Wednesday, June 07, 2006

Ex-Prosecutor: 'Probation is the only safety valve keeping the criminal justice system afloat'

In the ongoing comments to this Grits post on why defendants would choose jailtime over probation, an ex-prosecutor, Shannon E., suggests that focusing on individual cases risks missing the "forest" for the "trees." In the big picture, he said:
the reality is that probation is the only safety valve keeping the criminal justice system afloat, since there aren't enough courts, judges, or lawyers to try everything. And if all those cases were tried, defendants would likely get stiffer sentences than they can get through plea bargaining -- that's why it's called a "bargain"!

But I'm interested to hear solutions here -- so feel free to share any you might have.
That's a fascinating statement to me for a couple of reasons. For starters, it's kind of cute, I think, to fantasize about what would happen "if all those cases were tried." Our friend just admitted, after all, and it's quite true, that "there aren't enough courts, judges or lawyers to try everything." So that's the Big Bluff: If defendants actually all excercised their constitutional right to trial, the system would probably collapse in a month or so.

So why don't they? People facing criminal charges suffer from what's basically an economic dilemma - a "free rider" problem of massive proportions. It's in the interest of all defendants for all defendants to take their cases to trial. But in a situation where only a handful of cases see a jury and most defendants plea bargain, the risk to an individual defendant for a much higher sentence is significant. The decision to go to trial often appears too costly for any individual defendant, but it would benefit all defendants significantly if that's what happened. (It's the same reason no individual consumer would ever build a power plant, but electric utilities can afford to provide power for everyone because of economies of scale - the cost is less spread out over many people.)

In reality, with prisons and jails completely full, it's simply an empty threat to say that EVERY defendant would receive a worse sentence if they all went to trial. Texas has about 151,000 prison beds, which are already full, and more than 450,000 active probationers. Could they really ALL have received prison without a plea? I don't think so.

Back to the original question of defendants choosing jail over probation, since solutions were requested, I'd be remiss not to offer some. I responded thusly in the comments:
Here's a few solutions for you, Shannon, maybe you've heard some of them (or rather, opposed some of them) before? ;-) Shorten probation lengths (at 10 years our are highest in the country). Aggressively use early release provisions to give probationers ways to earn their way off probation through good behavior. Disallow probation revocations for at least the first 2-3 dirty UAs - provide treatment and lesser sanctions for such people. Disallow revocations for other technical violations and instead install a system of intermediate sanctions.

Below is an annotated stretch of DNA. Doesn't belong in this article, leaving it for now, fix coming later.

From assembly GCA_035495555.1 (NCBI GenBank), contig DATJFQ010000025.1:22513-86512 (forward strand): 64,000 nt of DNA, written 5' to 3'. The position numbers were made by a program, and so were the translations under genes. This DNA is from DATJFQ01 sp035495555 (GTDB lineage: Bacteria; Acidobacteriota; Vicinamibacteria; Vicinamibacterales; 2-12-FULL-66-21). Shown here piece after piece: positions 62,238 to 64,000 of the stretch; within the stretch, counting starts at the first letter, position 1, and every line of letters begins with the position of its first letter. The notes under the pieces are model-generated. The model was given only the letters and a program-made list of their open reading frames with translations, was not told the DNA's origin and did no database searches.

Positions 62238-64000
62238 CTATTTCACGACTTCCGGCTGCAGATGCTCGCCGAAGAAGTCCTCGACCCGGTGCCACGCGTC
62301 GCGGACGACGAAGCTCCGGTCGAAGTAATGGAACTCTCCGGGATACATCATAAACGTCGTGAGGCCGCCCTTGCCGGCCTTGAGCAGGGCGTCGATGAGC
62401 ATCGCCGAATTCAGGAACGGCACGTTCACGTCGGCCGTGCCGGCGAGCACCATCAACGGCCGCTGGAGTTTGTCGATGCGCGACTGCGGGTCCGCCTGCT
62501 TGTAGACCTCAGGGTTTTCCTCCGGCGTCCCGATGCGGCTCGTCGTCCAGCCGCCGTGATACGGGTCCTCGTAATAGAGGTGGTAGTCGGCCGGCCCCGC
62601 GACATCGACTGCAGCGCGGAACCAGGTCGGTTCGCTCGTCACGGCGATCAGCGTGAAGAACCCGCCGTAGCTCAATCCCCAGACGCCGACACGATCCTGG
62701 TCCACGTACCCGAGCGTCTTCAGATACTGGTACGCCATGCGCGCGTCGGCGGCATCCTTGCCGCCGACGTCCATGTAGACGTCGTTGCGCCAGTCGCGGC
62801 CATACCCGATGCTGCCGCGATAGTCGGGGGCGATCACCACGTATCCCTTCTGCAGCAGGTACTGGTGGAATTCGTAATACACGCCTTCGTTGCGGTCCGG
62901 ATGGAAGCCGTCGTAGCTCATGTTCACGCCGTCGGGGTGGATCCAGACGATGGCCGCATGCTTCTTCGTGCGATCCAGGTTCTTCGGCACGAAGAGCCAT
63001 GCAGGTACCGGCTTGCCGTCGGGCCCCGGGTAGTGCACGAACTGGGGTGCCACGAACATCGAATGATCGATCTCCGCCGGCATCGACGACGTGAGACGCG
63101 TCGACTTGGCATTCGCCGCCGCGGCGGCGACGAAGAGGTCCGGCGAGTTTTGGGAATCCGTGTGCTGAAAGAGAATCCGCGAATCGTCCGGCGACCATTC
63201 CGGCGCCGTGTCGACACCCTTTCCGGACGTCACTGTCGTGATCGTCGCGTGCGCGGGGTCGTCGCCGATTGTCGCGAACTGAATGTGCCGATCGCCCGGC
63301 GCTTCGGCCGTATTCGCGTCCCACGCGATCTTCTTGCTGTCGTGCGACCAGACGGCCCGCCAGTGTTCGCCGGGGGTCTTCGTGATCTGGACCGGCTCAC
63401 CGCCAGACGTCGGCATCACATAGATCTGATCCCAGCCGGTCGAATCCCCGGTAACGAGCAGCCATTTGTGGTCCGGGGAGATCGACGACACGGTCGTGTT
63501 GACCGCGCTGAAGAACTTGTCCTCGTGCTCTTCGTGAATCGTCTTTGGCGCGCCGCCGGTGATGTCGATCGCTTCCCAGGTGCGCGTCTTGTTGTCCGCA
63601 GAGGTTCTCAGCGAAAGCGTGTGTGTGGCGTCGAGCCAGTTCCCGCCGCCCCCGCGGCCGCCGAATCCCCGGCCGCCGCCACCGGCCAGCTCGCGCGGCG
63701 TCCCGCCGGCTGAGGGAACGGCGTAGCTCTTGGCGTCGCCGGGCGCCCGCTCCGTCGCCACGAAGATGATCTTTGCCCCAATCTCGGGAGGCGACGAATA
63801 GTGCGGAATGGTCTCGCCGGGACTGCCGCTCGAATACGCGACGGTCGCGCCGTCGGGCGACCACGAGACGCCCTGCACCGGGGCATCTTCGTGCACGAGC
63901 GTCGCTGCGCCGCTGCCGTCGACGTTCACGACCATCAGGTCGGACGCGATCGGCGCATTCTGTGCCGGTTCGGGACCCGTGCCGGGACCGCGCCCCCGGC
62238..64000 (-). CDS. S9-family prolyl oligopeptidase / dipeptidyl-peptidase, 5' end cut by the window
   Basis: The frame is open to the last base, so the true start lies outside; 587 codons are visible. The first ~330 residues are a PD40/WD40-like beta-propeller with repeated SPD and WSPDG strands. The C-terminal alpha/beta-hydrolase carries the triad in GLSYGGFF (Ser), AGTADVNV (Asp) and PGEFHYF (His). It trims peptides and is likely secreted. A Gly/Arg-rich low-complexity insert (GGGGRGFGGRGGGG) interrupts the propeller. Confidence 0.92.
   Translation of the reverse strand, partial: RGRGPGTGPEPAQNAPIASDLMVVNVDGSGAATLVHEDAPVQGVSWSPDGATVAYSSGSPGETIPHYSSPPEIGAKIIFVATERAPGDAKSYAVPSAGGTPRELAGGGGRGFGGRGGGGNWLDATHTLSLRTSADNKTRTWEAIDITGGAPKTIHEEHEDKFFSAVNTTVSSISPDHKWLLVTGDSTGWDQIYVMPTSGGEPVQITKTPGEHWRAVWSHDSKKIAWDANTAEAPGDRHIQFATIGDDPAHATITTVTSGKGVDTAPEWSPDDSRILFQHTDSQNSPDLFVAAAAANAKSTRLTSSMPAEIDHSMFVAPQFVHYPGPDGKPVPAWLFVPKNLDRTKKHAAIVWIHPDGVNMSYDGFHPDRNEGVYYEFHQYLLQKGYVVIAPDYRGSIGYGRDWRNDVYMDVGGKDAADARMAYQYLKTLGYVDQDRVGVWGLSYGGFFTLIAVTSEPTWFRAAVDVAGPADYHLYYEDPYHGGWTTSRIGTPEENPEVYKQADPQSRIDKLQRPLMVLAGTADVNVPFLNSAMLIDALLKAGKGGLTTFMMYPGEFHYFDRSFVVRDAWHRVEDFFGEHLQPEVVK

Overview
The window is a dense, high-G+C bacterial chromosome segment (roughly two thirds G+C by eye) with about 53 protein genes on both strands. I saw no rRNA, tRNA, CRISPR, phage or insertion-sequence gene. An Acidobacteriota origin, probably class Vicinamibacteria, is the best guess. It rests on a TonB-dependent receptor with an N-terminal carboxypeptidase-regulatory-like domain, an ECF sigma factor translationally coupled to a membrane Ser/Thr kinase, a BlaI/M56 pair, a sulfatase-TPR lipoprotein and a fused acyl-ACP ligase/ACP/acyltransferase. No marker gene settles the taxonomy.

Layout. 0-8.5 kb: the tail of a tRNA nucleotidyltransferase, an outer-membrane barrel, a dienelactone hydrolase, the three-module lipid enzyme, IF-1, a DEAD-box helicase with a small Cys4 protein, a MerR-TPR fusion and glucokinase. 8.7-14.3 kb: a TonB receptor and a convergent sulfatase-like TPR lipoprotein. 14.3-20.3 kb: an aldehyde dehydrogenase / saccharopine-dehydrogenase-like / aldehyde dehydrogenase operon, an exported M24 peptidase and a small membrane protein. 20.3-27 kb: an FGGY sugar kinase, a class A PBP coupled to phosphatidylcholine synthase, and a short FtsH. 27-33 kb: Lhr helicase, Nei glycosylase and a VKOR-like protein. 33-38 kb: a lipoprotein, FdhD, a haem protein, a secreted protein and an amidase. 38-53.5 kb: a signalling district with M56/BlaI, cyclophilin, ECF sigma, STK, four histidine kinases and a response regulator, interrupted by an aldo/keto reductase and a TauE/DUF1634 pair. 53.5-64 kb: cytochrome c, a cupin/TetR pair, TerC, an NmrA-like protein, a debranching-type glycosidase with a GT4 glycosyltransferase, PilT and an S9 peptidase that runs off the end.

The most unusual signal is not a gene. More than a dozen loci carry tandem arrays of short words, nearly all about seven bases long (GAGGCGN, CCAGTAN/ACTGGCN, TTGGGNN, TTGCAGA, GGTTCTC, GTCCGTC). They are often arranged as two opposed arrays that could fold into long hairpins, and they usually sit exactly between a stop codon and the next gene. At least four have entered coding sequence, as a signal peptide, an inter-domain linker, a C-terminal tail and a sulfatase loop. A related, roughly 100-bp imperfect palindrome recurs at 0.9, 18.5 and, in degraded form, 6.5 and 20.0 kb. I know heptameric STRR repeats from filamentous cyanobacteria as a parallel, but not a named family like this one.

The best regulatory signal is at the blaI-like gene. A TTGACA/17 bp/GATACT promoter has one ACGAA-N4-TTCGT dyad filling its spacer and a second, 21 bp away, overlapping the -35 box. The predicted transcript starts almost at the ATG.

In short, treat probationers like humans who can be rehabilitated instead of bank accounts from which probation departments can squeeze money for a decade, and make POs SUPERVISE them instead of just shuffling paper and looking for excuses to revoke them. By reducing the total number on probation (through shortening lengths and use of early release), POs would actually have more time to do that supervision. Plus, if the system were designed to functionally supervise folks in the community, more people would have a reasonable expectation they could complete probation and fewer would choose jail

Or would that make too much sense?
Oh and thanks, Shannon, for livening things up around here a bit, and to Kelly, Mike and others for worthy contributions following that post and also this followup. I'm always happy to see substantive debate in Grits' comments.


calluna vulgaris said...

Probation squeezes money alright!!! From experience, probation for a Tarrant County DUI infraction carries not only a heafty fine, but also includes pages of programs, counseling services, drug testing, and probationer meetings all with associated charges for the probationer (and requires transportation). Jail time doesn't cost the offender a thing, but time- is something middle class people cannot afford. I found myself wishing I could have 'afforded' the jail time.

Anonymous said...

Good advice. All defendants should go to trial to crash the system. Create a bigger system to handle the case load and watch the line of people headed to jail!? Strange...

Gritsforbreakfast said...

Not advice, per se - just an observation about the absurdity of the prosecutors' position and the economics of plea bargains.

Anonymous said...

Calluna nails it: probation is for the middle class. Jail sentences of even a month are disabling for almost all employed people. Maybe caning should be an option.

The notion of taking every case to trial yields a sort of reverse "tragedy of the commons." The system relies on the isolation of the individual defendant, and no lawyer can advise a client to go to trial to advance a social goal. That said, an increase of even 10% of cases going to trial would force police to use more discretion in warrantless arrests, if only because the Sheriff has to deal with the inmates.

Some changes to the code could balance things out a bit. You could raise the standard of proof for probation revocations. A preponderance is currently required. Maybe clear and convincing would be more appropriate.

You could require witnesses in addition to probation officers, who enjoy the perfect confidence of the judges who employ them. The story told by the field probation officer is communicated to the judge by a courtroom probation officer. These courtroom POs are by and large reasonable, but field POs are of varying quality. You could also require field POs to offer voicemail for probationers, who currently are unable to leave messages for their POs.

You could take away the ugly end of deferred adjudication (sentencing anywhere within the range). You could limit judges' discretion in UA revocations, say to increasing CSR but not ordering inpatient rehab.

You could require employers to hold jobs for people jailed for revocation but subsequntly exonerated.

Any of this stuff would stiffen the position of the probationer, and would hamper the cycle of revocation that leads to so many probationers being jailed intermittently for stuff like being late to meetings, failing to pay moneys, and peeing dirty for pot.

I get sick thinking about a guy on probation for coke, who manages to stop doing coke but gets revoked for smoking weed. We need a much better understanding of drug addiction, and we need to accomodate the actualities.